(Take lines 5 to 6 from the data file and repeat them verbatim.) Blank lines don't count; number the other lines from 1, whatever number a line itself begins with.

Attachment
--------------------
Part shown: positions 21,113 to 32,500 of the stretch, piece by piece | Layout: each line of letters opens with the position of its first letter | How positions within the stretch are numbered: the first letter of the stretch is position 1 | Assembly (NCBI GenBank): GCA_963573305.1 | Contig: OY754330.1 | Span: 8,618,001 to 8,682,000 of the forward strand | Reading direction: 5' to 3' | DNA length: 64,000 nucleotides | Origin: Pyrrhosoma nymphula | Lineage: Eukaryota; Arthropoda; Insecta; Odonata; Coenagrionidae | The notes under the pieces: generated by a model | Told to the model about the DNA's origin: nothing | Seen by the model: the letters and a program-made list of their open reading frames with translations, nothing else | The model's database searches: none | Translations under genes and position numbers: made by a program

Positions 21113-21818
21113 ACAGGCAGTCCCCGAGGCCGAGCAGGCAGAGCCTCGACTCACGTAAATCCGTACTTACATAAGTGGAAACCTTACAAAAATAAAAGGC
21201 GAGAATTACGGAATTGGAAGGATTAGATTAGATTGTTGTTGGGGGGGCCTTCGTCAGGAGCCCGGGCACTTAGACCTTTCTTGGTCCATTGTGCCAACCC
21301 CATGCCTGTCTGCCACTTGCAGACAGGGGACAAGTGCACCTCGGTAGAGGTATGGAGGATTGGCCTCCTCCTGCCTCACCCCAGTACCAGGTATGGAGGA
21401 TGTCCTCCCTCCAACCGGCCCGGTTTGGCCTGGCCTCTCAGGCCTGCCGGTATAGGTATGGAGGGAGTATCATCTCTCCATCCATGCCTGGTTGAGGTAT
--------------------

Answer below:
21301 CATGCCTGTCTGCCACTTGCAGACAGGGGACAAGTGCACCTCGGTAGAGGTATGGAGGATTGGCCTCCTCCTGCCTCACCCCAGTACCAGGTATGGAGGA
21401 TGTCCTCCCTCCAACCGGCCCGGTTTGGCCTGGCCTCTCAGGCCTGCCGGTATAGGTATGGAGGGAGTATCATCTCTCCATCCATGCCTGGTTGAGGTAT